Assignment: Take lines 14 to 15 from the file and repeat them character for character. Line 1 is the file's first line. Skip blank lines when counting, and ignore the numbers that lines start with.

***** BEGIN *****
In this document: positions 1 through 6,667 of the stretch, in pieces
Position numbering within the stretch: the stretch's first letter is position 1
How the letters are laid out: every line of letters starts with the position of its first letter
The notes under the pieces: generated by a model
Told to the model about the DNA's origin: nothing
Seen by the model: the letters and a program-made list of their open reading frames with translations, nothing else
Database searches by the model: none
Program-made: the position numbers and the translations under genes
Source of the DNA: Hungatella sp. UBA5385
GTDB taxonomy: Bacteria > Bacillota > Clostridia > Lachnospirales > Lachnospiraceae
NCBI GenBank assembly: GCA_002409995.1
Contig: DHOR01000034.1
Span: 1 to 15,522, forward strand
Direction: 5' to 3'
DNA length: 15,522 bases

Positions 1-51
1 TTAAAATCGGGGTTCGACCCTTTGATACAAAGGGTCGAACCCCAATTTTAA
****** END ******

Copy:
Direction: 5' to 3'
DNA length: 15,522 bases